Cat Abscess Treatment – How To Treat It And Can You Do It At Home?

Most cats are vulnerable and relatively frail, just like human babies, and prone to developing a variety of diseases. While some of these diseases depend on the breed, abscesses can occur in cats of all breeds and ages.

What Is A Cat Abscess?

An abscess is a type of skin condition which results after bacteria has entered the skin tissue through a wound or other type of skin irritation, causing a collection of pus to build up inside. Abscesses occur after scratches, bites, or fights.

By default, indoor cats are far less likely to develop abscesses than feral or outdoor cats. Unfortunately, keeping your kitten safely indoors doesn’t necessarily mean that it’s bulletproof.

If your feline furball is vomiting, acting disoriented, lethargic, and is experiencing a sudden loss of appetite, it could mean that it’s suffering from an abscess. Of course, these symptoms don’t always indicate abscess danger, so don’t panic.

However, if your kitty is indeed suffering from abscess, you’ll need to act upon the issue immediately. Don’t overreact if you happen to spot the swollen pus built-up at nighttime or during the weekend – in other words, when you can’t get in touch with your vet. There are ways to deal with the problem at home.

How To Deal With And Treat A Cat Abscesses

For starters, acknowledge the fact that your pet is injured. Try to remember that this is only natural before you start stressing over the problem.

You will likely want to go to the vet, but if you are unable to, or it is not open when you discover the wound, here are some tips.

Check The Wound’s Severity

This step is crucial. You need to determine if the wound is superficial or deep. If it’s on the kitty’s side, paw, or leg, it will be avoiding brushing the infected spot on any type of surface. This also means that it will try to fight you off if you try touching it near the infected area.

Be Patient And Gear Up

Your kitty may be in pain, but that doesn’t mean that it will allow you to help it. It’s very likely scared and panicked. Be patient and gentle with your furball. You might need to wrap the cat in a towel to prevent it from scratching or running away.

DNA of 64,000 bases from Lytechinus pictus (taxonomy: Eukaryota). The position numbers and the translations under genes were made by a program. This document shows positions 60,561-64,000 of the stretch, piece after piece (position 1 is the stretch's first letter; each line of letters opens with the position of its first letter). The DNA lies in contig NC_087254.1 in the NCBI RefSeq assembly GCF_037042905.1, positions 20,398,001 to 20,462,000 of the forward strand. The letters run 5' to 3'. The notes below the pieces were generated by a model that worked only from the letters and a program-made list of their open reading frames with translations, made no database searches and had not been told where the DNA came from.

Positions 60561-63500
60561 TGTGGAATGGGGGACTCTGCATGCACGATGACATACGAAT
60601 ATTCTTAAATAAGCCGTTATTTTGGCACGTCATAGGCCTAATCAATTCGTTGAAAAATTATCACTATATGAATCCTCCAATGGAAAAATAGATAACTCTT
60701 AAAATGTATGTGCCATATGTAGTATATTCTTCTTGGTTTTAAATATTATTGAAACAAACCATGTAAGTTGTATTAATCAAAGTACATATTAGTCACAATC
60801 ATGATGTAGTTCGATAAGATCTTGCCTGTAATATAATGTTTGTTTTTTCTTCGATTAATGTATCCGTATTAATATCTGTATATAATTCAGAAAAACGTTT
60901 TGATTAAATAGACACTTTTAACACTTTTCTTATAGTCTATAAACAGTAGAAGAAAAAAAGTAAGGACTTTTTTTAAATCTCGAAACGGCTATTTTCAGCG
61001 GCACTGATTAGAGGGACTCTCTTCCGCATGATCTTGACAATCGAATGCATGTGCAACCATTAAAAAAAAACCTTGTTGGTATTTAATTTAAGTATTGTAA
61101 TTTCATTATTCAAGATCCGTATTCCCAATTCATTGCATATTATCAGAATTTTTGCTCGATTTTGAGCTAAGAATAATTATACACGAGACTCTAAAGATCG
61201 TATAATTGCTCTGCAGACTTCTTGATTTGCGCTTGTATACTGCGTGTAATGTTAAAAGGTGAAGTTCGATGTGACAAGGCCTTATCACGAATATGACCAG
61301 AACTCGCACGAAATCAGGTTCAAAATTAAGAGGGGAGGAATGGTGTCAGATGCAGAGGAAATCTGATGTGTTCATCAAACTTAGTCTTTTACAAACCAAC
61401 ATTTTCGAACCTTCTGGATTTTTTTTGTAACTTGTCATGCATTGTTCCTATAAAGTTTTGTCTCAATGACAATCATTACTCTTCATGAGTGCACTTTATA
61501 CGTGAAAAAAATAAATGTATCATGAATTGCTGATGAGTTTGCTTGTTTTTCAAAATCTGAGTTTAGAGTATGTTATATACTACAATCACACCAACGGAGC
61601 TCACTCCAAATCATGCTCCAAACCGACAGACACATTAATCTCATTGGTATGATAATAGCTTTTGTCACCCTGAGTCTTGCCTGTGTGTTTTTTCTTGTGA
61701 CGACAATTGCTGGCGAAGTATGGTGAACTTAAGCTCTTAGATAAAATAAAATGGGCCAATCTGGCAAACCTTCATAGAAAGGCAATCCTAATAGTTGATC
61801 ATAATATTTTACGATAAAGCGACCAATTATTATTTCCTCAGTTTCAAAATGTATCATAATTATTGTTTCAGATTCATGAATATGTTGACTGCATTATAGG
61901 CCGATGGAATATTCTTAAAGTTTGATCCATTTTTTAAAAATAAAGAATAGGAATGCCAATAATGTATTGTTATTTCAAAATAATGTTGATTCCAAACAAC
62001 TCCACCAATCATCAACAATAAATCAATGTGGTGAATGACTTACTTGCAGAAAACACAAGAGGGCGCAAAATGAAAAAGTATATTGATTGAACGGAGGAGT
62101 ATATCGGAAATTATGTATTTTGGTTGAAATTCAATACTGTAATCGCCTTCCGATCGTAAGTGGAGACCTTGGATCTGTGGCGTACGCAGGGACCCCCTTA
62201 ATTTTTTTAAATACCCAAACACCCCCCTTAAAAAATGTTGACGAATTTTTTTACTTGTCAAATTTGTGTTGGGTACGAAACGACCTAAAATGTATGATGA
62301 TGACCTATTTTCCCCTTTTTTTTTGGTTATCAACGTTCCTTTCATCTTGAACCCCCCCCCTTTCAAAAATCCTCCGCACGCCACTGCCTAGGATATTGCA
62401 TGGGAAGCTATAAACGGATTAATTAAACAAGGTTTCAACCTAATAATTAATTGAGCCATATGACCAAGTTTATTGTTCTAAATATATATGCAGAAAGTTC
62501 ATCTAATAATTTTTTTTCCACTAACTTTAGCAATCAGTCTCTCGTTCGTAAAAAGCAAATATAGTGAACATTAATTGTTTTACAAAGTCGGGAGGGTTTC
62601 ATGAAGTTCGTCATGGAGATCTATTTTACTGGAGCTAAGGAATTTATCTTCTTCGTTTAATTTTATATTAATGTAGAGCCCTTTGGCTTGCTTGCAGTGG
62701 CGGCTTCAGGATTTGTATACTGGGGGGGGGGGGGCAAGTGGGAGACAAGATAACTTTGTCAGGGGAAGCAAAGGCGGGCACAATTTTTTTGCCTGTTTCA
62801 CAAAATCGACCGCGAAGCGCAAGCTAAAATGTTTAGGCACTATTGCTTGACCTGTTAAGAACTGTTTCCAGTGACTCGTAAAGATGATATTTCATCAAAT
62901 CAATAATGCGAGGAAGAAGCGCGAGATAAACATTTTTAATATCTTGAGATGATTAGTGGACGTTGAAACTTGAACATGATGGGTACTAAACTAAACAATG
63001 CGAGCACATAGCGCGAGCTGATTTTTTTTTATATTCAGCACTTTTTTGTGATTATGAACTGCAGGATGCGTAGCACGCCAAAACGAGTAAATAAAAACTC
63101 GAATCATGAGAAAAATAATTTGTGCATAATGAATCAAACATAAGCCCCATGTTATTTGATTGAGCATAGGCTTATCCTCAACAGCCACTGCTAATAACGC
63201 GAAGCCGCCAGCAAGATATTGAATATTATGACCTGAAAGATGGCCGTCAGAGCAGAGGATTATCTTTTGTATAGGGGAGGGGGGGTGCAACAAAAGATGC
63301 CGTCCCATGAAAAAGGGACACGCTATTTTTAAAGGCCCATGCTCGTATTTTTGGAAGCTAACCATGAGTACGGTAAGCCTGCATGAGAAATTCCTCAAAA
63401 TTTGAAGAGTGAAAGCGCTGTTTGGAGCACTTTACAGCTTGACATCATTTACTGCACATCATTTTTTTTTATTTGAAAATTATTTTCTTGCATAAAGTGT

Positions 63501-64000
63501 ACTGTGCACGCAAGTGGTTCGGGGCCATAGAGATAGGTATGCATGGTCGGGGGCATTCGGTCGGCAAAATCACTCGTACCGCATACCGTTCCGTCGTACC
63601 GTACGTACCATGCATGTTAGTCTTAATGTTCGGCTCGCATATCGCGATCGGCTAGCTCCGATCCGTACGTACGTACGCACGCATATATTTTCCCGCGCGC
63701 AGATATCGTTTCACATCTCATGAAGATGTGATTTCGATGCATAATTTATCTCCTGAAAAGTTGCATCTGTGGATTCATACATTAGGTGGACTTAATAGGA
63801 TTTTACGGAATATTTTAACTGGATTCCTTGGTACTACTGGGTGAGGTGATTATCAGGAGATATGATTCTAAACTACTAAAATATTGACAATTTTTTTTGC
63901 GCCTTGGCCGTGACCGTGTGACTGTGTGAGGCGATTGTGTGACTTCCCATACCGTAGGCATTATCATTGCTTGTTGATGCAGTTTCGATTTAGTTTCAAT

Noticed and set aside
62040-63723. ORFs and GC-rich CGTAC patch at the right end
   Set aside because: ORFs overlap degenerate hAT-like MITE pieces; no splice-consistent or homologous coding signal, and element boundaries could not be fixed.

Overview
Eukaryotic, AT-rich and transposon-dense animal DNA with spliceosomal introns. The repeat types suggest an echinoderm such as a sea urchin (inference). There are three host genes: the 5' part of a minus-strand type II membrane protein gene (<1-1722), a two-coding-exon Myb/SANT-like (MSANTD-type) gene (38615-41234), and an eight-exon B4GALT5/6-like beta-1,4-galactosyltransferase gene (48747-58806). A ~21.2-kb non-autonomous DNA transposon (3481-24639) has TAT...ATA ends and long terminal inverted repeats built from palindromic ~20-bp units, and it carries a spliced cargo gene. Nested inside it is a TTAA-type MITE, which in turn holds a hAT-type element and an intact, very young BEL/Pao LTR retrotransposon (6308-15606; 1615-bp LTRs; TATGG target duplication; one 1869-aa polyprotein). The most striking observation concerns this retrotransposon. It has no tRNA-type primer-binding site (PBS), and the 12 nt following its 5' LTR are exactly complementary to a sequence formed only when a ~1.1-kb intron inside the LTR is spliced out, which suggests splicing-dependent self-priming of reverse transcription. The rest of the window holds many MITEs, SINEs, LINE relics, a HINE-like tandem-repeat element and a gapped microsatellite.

Use rubber gloves if you have paper cuts or wounds on your hands, otherwise you might also get infected.

Apply A Warm Compress

Apply a warm, but not hot, compress on the wound. The dampness will soften the kitty’s fur and will allow you to check the infected spot easier. If it’s necessary, use a pair of small scissors to trim the hair around the wound, but remember that you need to be extremely gentle.

Apply Hydrogen Peroxide

This step is optional. You can apply several drops of hydrogen peroxide on the wound to disinfect it, but it will definitely sting your cat and the pain might make it rather aggressive.

Prepare Yourself

Try to remain calm and don’t panic. There’s a huge possibility that your vet will prescribe antibiotic treatment and that you’ll need to carefully watch over your kitty afterwards. In some cases, if the infection is affecting a large spot, or if the wound is too deep, your cat might need to undergo a surgery.

How To Keep Your Cat Safe

While the above-mentioned tips are intended to help you figure out how to cope with abscess treatment and what to expect, there are various ways in which you can prevent your cat from getting sick or injured.

Use only high quality cat food for each meal and switch from dry to wet canned food on a regular basis in order to provide all the necessary meat and vegetable-based ingredients which are essential for your kitty’s health.

Vitamins and supplements are also important, but you should never use them as a substitute for cat food.

Another way to try and prevent your feline furball from suffering from abscesses and similar infections is to keep it strictly indoors.

If you’re one of those pet parents who take their cats for walks on a leash, make sure your kitty isn’t licking anything off the ground and keep it away from stray dogs, feral cats, and other predators. Don’t ever allow it to wriggle out of the harness or get loose.

Lastly, regular vet check-ups are an absolute must. Your cat’s mental and physical well-being should always come as your priority, so don’t ever miss a scheduled vet appointment and always keep tabs on your kitty’s health.

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Emily Parker
 

Emily Parker is the Content Manager at Catological. She's passionate about helping cat parents love their cats better by providing the best information and recommendations about everything you'll need to know about your cat, from kitten to senior years. She believes natural, biologically-appropriate products are best...why wouldn't you provide the best for a member of your family?!

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